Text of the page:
Forever on the Airwaves

I love a good internet meme.  I actually do mean “good” because there are bad internet memes.  Literal music videos and LOLcats?  Always funny.  The banana dancing to the peanut butter jelly song?  It was never funny.  Most of this is a matter of personal meme taste, though we can all agree that this meme of a meme is the best of all the memes…woah.  Too much meme. (KnowYourMeme is a good place to start if you’re feeling incredibly confused right now.)

One of my favorite internet memes is that viral video of the bridal party dancing down the aisle at a wedding.  It’s so much better than a boring march to some clichéd string quartet.  (Incidentally, Pachabel’s Canon in D is a FOUR minute piece of music.  Nobody takes four minutes to walk down an aisle.  Pick. A. Better. Song.)  I’ve watched this video a lot.  When my sister and brother-in-law were planning their wedding last year, I continuously requested a dance entrance.  They refused, and threatened to disown me if I tried any rebellious aisle-dancing.

In yet another of my I-cannot-connect-with-my-age-group woes, I don’t like Top 40 music.  I like Oldies and Eisley and NPR.  Chris Brown is a Top 40 artist.  I only know one song of his, and I only know that because it’s the song used in the wedding video.  In addition to the one Chris Brown song I know, I have an unfortunate wealth of knowledge regarding his off-the-radio conduct.  Specifically, I know all about that time he assaulted his then-girlfriend.  We all know her name, but I’m not going to use it here.  Because she didn’t ask to be brutalized, and while being a survivor is a true and praise-worthy accomplishment… I don’t think this incident should be her legacy.  Instead, I’ll wish her happiness, success and peace and will attempt to abstain from bringing her into this particular dialogue.

Violence against women is unconscionable.  I don’t have adjectives powerful enough to describe the utterly deplorable nature of domestic violence.  Think about it:  you’re in this intimate relationship, built on trust and mutual respect and all the other things that contribute to a good, healthy union.  Then, your partner violates all of that trust and respect in the most horrific ways imaginable.  Whatever combination of emotional, psychological and physical violence is enacted against you, you’re left to navigate the situation, virtually alone.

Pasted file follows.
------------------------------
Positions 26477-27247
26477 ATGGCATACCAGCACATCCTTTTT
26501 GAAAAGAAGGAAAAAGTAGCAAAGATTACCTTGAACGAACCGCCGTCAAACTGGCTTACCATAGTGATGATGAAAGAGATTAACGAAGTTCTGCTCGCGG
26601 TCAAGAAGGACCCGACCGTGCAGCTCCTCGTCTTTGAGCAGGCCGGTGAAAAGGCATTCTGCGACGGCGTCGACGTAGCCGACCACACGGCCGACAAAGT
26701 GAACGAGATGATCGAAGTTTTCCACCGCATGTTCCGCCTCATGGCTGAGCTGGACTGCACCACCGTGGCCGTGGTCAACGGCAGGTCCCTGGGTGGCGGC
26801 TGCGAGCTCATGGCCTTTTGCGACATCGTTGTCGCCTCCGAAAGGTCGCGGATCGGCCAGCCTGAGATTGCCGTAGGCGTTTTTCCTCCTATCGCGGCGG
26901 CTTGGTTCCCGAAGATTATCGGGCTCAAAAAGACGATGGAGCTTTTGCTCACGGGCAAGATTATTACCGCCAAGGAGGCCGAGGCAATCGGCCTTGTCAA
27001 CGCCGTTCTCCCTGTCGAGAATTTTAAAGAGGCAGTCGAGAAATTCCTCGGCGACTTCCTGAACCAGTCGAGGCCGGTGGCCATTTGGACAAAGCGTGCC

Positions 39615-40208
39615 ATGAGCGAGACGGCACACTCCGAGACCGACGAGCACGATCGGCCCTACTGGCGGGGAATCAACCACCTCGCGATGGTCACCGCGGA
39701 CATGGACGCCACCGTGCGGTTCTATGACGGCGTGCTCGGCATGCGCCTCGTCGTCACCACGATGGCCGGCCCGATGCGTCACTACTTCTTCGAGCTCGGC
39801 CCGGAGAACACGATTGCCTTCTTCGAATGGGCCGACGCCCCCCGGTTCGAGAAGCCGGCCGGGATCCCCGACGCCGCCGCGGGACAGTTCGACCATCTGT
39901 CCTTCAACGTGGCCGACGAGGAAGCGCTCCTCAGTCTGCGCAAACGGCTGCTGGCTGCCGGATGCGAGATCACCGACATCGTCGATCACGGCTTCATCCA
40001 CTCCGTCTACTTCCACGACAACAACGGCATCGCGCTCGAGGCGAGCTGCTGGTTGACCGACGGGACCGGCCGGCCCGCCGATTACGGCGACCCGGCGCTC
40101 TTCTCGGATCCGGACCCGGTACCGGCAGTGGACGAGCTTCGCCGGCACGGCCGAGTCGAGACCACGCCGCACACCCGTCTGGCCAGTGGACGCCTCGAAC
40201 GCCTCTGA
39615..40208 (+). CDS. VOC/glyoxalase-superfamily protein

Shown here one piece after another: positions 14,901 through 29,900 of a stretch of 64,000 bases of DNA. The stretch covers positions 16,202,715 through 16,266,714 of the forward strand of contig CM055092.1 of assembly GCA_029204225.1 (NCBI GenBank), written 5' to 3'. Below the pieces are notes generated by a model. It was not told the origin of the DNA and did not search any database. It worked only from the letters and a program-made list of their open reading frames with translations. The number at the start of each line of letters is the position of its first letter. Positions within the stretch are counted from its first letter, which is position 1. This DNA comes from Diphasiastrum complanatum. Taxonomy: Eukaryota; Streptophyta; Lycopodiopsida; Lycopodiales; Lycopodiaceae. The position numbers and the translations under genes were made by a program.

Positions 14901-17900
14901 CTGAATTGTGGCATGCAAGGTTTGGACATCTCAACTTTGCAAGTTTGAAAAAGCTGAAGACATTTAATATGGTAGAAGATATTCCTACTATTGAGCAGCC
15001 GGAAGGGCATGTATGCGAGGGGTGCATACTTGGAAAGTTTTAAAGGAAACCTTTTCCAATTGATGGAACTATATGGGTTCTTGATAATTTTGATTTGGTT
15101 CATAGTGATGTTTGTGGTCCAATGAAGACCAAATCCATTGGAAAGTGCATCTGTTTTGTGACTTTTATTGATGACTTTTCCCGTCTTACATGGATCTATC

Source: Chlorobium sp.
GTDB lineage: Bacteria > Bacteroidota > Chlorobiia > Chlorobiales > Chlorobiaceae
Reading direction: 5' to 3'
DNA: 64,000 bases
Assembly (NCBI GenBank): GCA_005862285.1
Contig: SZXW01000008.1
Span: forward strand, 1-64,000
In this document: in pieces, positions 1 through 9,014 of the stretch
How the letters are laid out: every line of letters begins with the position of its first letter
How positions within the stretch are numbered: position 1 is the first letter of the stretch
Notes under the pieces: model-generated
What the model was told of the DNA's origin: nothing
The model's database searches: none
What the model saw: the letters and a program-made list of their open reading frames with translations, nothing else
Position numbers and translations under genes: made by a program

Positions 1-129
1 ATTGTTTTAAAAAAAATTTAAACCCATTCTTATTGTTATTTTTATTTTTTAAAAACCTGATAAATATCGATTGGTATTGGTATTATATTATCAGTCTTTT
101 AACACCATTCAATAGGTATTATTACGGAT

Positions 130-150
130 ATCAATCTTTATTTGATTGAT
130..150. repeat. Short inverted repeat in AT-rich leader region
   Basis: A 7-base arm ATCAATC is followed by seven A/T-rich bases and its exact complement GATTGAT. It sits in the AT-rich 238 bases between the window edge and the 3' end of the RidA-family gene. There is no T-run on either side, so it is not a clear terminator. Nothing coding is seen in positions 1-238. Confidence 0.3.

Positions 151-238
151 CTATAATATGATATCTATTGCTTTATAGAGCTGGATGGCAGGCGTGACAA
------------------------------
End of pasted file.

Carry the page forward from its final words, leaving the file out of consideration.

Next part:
When the “Chris Brown = Batterer” headlines broke, I was heartened by stories of radio stations refusing to play his music.  That radio stations were actively sending the message that ‘No, actually, we are NOT okay with this in our society.’ meant a lot to me.  This is the world I want to live in- a world that does not condone domestic violence.  I felt like this was a big step, as we’re typically a victim-blaming culture with meager laws to protect survivors or prevent perpetrators.

I was flipping through radio stations yesterday when I heard that wedding song.  My thought process went like this:  I love that internet meme!  I wish my sister had let me dance down the aisle at her wedding.  Wait…isn’t this Chris Brown?  Perpetrator of violence?  Why the blazes is he on the radio right now??

I’ve heard the argument that because he “apologized”, because so much time has passed, we should move on.  It’s fine to listen to his music again, right?  No.  It’s not all right at all.  Music may be a matter of taste, but I truly believe there is nothing Chris Brown is creating that a thousand other talented musicians- artists who don’t hit their girlfriends- can’t create.  There is no reason we should be idolizing and glorifying this man.  He should not be a celebrity.  I’m feeling pretty horrified to live in a society that praises violence.

My favorite part of that wedding dance video isn’t any part of the actual video.  It’s the annotation box that hovers over the screen, encouraging viewers to donate money to prevent domestic violence.  It’s this statement on the couple’s website:  “We hope to direct this positivity to a good cause. Due to the circumstances surrounding the song in our wedding video, we have chosen the Sheila Wellstone Institute.  Sheila Wellstone was an advocate, organizer, and national champion in the effort to end domestic violence in our communities.”

I never want to listen to Chris Brown’s music.  I definitely don’t want to see the romantic comedy he’s been cast in.  But I still love that wedding dance video.  Can I watch it without feeling guilty about supporting an abuser?  YES.  Here’s my madcap plan:  The video has a running time of 5:10… so, what if I just stuck a dollar sign in front of that?  $5.10.  I’m charging myself five dollars and ten cents for watching this video.  And that money is going to the Safehouse in my area.